Second, we have to look at the application of Maoism to changing the world and what was proven correct in that application, but also to identify what its shortcomings and errors were. Then you have to break with those errors, not carry them forward, since the world you are trying to change is not the same world that Mao was working on. And that’s the importance of the work of Bob Avakian. He is not just saying, “We’re for revolution, so the previous revolutions were good, and that is the end of the discussion.” He is rather saying, “Let’s look at what they were correct on and what they did well, but also where they fell short, what the errors were, and how we can break with those errors.”
We have to fight what we call a “cultural revolution within the communist movement” over those approaches. We think that, on one hand, there’s a crisis situation in the communist movement internationally, and on the other hand, imperialism is bringing forward people who want to resist it, and we have to show people that the way to get out from under that system is indeed still revolution and communism.
ER: So what accounts for the decline of the Left in the 20th century? Beyond the dogmatization of Maoism, how do you see the Left itself as potentially bound up with a kind of self-defeat or failure in the 20th century?
CD: We think that the central problem is that people cannot even imagine their way beyond this setup. When the Occupy movement developed, Avakian talked about its importance in changing the terms of the debate and discussion, bringing a spirit of resistance into existence. But Occupy also couldn’t get beyond the confines of capitalist society to imagine another way the world could be and how you could get from here to there. This idea of taking on and actually defeating and dismantling the repressive apparatus of this capitalist, imperialist state structure and putting into being an entirely different state structure, a new economic system that actually meets people’s needs, a new social system that uproots all of the oppressive relations of the past, and a new way of thinking to go along with those new social and economic relations, is something that people have either decided is not possible, is too daunting a question to even think about, or cannot even imagine. We think that is the central problem, and that people need to grapple with that and either answer in the affirmative that capitalist is the best you can do and stop pretending to be leftists and revolutionaries, or grapple with how you could actually deal with this. Any approach that leaves this state structure in existence is going to leave what it enforces upon people all around the world, from massive starvation to wars of empire to women being trafficked as sexual slaves in horrific numbers, and everything else.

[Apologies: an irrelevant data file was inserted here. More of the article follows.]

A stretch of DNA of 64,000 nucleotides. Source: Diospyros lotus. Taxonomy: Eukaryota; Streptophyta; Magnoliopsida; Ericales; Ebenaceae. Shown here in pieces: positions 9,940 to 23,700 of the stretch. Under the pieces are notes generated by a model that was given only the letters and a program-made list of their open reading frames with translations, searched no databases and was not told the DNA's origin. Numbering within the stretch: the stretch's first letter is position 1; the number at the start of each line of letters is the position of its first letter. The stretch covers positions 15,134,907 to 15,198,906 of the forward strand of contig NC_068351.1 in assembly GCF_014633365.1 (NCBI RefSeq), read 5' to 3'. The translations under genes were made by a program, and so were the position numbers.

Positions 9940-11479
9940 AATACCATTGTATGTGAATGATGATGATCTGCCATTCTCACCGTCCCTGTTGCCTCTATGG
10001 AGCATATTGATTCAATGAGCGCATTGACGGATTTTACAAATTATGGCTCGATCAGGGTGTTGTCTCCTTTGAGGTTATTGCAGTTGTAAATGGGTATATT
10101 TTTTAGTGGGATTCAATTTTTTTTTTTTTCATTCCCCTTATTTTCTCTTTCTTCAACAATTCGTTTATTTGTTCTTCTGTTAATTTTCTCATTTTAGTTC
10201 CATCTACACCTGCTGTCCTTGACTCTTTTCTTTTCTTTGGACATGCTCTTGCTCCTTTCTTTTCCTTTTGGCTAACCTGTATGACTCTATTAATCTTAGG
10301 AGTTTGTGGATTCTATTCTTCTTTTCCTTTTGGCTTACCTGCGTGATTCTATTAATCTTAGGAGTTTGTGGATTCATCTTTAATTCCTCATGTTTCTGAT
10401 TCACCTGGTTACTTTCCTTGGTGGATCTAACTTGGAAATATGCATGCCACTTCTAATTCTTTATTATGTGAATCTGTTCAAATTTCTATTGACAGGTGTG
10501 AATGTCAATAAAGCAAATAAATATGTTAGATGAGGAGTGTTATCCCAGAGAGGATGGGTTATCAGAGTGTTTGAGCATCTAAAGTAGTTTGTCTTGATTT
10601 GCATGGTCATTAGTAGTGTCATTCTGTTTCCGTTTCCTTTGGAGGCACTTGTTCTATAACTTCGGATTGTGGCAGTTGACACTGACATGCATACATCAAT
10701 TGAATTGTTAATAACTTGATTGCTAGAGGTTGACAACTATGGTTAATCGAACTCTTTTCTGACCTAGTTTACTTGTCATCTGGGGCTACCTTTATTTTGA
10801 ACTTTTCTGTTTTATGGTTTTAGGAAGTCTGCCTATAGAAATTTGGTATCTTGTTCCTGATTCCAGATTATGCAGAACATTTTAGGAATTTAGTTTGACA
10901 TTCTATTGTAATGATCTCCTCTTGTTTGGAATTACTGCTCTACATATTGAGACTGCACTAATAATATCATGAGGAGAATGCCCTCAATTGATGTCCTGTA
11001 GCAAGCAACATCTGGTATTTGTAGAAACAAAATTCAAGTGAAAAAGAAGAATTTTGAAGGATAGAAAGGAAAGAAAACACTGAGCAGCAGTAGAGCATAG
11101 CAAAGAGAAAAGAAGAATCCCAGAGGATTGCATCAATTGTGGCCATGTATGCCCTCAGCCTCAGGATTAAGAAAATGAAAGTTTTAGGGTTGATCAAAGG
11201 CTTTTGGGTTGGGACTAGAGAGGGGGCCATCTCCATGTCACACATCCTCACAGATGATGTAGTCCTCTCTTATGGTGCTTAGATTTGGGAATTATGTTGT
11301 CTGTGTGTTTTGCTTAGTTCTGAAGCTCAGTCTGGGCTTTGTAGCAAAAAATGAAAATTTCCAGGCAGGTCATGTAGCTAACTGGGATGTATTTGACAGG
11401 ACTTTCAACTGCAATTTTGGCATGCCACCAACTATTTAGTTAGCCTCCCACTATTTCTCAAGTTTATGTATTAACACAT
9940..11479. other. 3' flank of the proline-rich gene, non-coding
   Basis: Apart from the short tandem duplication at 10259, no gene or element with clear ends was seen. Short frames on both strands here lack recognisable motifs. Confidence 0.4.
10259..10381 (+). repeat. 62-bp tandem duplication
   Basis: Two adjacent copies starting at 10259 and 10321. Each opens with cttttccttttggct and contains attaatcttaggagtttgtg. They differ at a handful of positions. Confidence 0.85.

ER: In certain respects, sections of the Occupy movement saw themselves as addressing that very largest concern. So I want to read a quote from Avakian’s article on the Occupy movement, called “Reflection on the Occupy movement: An Inspiring Beginning and the Need to go Further.” He says, “Occupy contributes in significant ways to an atmosphere in which people are raising and wrangling with big questions about the state of society and the world, and whether and how something much better can be brought into being.” He adds: “It will be a very good thing if these protests continue to spread and further develop.” This sentiment was widely shared on the Left when this was written back in November 2011. And in conversation with Cornel West, you stated, “This Occupy movement points to the potential to bring forward and seize a different future for our youth. . . this creates a new situation.” Now that Occupy seems to be petering out rather than spreading further and developing, how has the situation changed?